Mangroves One of the Most Important Ecosystems in the World
Careful research has revealed that mangroves are one of the most important ecosystems on the planet. Respected as a barrier to coastal ecosystems as well as providing economic and ecosystem services to humans, Mangroves are a true treasure trove.
Mangrove forests are a breeding ground for aquatic biota such as shrimp, crab, shrimp and so on. Mangroves are critical in fighting climate change and protecting fisheries and coastlines around the world. Mangroves are closely interconnected within the ecosystem itself, but they are also an intermediate zone between land and sea, connected and supportive. It is not surprising that mangroves are referred to as “sea roots”.
More Carbon Sequestration
Mangroves work more than other forests to absorb carbon up to 4-5x more hectares of tropical rainforest. This makes mangroves one of the planet’s best and most important defenses against climate change.
Danoto’s research results in 2011 stated that mangrove forests in the Indo-Pacific have the capacity to absorb and store carbon 5 times that of terrestrial forest ecosystems, tropical forests and so on.
And Indonesia has many advantages over other countries because it has the largest mangrove forests and the largest carbon stores in the world.
Reduce the Risk of a Tsunami
The recorded tsunami that hit Southeast Asia on December 26, 2004, killed more than 227,000 people in total. Indonesia’s worst-hit province is Aceh, where 167,000 lost their lives when a 20-meter wave hit the coast that morning.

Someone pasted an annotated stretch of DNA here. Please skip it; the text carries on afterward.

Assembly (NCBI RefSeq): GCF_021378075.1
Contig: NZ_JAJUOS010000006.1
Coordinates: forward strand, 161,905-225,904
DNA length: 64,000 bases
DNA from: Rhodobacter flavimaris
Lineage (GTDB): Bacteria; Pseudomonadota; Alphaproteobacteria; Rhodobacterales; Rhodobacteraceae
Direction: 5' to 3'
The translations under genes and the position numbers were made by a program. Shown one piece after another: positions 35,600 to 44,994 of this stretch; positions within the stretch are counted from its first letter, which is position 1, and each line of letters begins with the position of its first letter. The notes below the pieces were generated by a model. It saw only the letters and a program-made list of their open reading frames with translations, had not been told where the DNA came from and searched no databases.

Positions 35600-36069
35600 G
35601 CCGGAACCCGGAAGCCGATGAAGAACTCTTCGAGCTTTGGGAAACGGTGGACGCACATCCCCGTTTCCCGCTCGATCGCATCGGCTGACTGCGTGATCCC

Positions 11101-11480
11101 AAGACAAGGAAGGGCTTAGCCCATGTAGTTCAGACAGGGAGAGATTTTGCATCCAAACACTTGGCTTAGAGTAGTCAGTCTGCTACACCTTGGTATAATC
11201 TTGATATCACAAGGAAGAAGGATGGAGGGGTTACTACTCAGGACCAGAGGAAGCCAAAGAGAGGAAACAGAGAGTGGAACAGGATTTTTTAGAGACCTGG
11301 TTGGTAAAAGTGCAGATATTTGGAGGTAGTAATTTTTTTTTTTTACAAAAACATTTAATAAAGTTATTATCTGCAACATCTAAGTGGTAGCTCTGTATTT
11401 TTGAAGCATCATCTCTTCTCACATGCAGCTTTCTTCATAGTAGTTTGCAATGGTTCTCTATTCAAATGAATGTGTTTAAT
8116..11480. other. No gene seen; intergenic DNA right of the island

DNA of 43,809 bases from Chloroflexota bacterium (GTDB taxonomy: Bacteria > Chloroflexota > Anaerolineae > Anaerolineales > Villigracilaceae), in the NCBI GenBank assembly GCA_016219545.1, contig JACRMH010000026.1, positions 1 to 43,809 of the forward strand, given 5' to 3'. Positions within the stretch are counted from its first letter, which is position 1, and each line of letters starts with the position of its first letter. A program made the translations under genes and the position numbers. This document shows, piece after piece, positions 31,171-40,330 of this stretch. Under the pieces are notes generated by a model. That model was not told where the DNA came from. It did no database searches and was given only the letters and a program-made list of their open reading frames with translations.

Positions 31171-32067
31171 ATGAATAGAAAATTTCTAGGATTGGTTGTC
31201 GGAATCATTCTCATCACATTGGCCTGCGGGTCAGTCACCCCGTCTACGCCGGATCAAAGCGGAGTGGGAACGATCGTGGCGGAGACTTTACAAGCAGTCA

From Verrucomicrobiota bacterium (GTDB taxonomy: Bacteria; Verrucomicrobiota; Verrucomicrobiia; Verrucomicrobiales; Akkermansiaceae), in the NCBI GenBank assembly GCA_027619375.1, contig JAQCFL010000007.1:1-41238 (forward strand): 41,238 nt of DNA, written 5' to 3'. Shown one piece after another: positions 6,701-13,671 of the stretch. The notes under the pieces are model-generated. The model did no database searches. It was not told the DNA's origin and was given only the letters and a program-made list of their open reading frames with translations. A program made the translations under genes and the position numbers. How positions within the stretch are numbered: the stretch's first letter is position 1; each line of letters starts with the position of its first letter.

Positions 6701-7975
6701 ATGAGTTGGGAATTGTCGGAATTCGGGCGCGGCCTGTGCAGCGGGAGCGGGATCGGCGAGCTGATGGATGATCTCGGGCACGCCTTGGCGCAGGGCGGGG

Nothing can prevent massive destruction, or stop the permanent marine invasion that follows. The earthquake caused widespread land subsidence that shifted the coastline inland by up to 800 meters and permanently sank several villages in Aceh.
Can Mangroves prevent Tsunamis? .. There is growing evidence that even in such extreme conditions, the dense network of mangrove roots and branches can help to dissipate the force of the tsunami, and reduce its destruction. Experiments by Tetsuya Hiraishi and Kenji Harada of Kyoto University, Japan, show that 100 meters of dense mangrove forests can reduce the destructive energy of a tsunami by as much as 90 percent.
During the tsunami on 26 December 2004 Simeulue and Nias, the community was safe, the tsunami energy was held back by mangroves. In North Nias to be precise in Lahewa. The houses, which are only wooden walls and thatched roofs, are safe from the tsunami because they are protected by a very good mangrove forest, which is very tight.
That is the scientific evidence that has been published in international publications on how mangroves can reduce the destructive power of tsunamis so that human resources can be saved. One-sided mangrove ecosystem is a very productive element, capable of providing ecosystem services but also very vulnerable to disturbances.
Globally, FAO data reveal that in 2014, 30 percent of mangrove forests had been lost and Indonesia was the largest contributor to forest loss, which was around 800,000 hectares. In 3 decades, Indonesia contributed 50 percent of the world’s mangrove loss. And is a contributor to the loss of aquatic life and also a very large carbon emissions
The magnitude of mangrove damage is not comparable to efforts to recover through rehabilitation. The loss of mangroves per year reaches 31,000 hectares. Meanwhile, the capacity for recovery by government and NGO programs is at most 15,000 hectares.
And currently one of the pockets of poverty is in the coastal area. The condition of the people on the coast will continue to deteriorate because the mangroves are getting worse. Fishermen who do not own a vehicle and cannot make a living in the city must earn a living on the coast.